4. Sexual Exploitation Observatory, which aims to mobilize the society against sexual exploitation of children, particularly through prostitution, sex tourism and trafficking for sexual purposes. The Observatory also aims to inform and train youth and teenagers to be empowered and active agents in the combat of these phenomena.
5. Creating income opportunities – to favor development of skills towards personal growth, professional insertion in the workplace, through courses, art and sports of short and medium duration in various vocational training areas.
World Childhood Foundation – the formal ECPAT USA Protect partner, facilitated the meeting and was represented by Ana Maria Drummond, Itamar Batista Gonçalves, Gorete Vasconcelos and Madalena Fuchs.
Both IBISS and Coletivo Mulher Vida are members of the ECPAT International network and regular partners that the WCF calls on for working in their respective communities. Both IBISS and Coletivo gave a two hour presentation, each, about the work they have carried out against sexual violence of children, including training programs, outreach programs, and service programs. IBISS specializes in innovative outreach and training campaigns to protect youth in the favelas of Rio. Coletivo has a neighborhood house in a poor neighborhood in Recife in which it provides numerous services for women and children, including health services and afterschool activities. Both organizations have carried out project in partnership with donor countries such as Canada and Germany and with international agencies such as ILO, Save the Children and IADB.
Both agencies are part of a group of grassroots NGOs that are regularly convened by WCF to share information and to jointly plan activities against sexual violence against children including sex tourism and trafficking. Both agencies are also part of the ECPAT coalition in Brazil. They are the two groups that WCF was planning to bring into the project to carry out some of the tasks of the proposed Protect Children in Trafficking Project.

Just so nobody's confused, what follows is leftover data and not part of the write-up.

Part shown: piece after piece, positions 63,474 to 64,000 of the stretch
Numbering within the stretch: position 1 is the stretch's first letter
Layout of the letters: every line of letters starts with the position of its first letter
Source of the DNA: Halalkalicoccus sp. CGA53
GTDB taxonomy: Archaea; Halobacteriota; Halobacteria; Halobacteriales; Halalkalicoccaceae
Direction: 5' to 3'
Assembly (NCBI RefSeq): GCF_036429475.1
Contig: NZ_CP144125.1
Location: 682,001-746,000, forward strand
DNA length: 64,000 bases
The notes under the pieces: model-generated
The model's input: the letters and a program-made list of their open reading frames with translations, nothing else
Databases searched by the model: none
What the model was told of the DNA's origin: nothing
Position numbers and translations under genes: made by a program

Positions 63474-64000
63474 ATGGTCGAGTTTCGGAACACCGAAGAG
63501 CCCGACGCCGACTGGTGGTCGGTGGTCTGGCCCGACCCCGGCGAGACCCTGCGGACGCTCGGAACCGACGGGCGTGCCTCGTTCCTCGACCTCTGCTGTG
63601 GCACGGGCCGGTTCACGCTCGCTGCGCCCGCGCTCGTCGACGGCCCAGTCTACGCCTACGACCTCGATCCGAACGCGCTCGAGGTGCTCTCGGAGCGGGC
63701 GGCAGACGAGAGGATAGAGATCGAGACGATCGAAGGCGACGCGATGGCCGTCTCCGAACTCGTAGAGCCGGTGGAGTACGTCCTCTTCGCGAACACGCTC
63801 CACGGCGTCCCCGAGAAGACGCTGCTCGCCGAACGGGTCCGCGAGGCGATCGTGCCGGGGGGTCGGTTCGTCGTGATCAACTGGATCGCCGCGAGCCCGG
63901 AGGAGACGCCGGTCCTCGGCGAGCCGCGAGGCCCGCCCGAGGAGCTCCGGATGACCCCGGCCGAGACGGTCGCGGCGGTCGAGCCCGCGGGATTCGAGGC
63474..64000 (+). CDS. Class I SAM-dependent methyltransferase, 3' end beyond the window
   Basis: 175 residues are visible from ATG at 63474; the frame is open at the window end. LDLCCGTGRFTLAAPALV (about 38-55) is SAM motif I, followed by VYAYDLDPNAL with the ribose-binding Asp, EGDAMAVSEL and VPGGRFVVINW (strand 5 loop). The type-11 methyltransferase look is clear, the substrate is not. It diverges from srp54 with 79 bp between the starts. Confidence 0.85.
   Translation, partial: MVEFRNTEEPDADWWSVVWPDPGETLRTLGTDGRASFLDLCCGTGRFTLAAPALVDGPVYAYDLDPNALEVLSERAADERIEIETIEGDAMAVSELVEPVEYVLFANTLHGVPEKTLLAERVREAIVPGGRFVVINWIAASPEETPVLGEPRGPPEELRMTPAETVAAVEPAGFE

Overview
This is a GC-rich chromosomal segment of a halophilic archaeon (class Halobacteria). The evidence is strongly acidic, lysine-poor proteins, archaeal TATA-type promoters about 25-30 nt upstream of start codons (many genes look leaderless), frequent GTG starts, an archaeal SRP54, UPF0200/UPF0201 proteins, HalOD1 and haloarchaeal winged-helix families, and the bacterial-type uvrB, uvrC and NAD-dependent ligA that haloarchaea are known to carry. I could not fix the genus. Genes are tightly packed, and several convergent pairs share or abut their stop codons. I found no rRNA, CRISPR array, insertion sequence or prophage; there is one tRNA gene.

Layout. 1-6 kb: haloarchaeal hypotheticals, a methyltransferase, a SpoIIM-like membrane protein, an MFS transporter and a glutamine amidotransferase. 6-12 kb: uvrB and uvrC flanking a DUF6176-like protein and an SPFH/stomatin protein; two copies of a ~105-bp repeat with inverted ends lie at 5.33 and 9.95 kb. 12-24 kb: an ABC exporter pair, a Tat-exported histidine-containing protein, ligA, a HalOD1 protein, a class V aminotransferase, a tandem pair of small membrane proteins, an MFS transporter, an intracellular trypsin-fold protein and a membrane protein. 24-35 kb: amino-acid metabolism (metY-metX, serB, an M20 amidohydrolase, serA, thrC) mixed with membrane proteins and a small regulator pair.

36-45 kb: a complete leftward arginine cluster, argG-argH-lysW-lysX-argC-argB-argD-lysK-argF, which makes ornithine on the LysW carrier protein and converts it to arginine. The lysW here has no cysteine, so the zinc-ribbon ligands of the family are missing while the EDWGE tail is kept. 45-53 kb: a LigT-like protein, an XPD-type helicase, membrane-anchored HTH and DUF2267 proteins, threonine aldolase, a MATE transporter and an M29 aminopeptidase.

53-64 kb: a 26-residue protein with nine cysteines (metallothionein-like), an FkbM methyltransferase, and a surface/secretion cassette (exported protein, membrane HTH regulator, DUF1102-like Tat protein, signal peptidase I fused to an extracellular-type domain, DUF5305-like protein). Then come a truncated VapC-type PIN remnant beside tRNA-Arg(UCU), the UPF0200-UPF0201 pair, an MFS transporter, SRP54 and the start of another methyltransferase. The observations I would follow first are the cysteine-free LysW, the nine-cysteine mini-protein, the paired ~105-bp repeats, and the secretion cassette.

After the two and a half days of discussion in Recife, it the partners agreed that the scope of the ECPAT USA project is a good fit for the profiles and organizational interests of all organizations: for CMV operating in Recife; for IBISS operating in Rio, and for WCF facilitating the overall project management. It was however suggested, that subcontracting directly with the two local groups would be a more efficient use of our funds, especially since WCF would continue to be involved in a pro bono basis by offering technical assistance, mediation, advice and continuing to support these groups through their ongoing activities together.
Other results of the meetings in June were discussion about the project’s timeline and how to get it up and running. It was recommended by local partners that the project begin first in Recife and Rio during 2010-2011, before turning to Manaus where there will be additional challenges to the work. Manaus is a great distance from the larger cities in Brazil and the NGOs in Manaus are smaller and less developed. This lack of development will make it harder to disseminate the anti-trafficking and anti-sex tourism messages. Ideally the project will have been successfully initiated in Rio and Recife before bringing it to Manaus (2012). The meeting minutes were compiled by WCF and shared with the project partners.
ECPAT groups throughout Brazil met together to discuss the work plan for ECPAT Brazil for the year. Participants were the 23 of the 27 affiliated organizations from the Northeast, Southeast and Central Western Regions, including World Childhood Foundation. Groups were informed about the planned actions of ECPAT Brazil for the next two years including the Project in partnership with ECPAT USA.
Currently, Coletivo Mulher Vida and IBISS have begun their trainings of local law enforcement, tourist agencies, hotels, and other service providers. More details will be posted on these trainings and how many organizations and corporations have signed the Code of Conduct soon.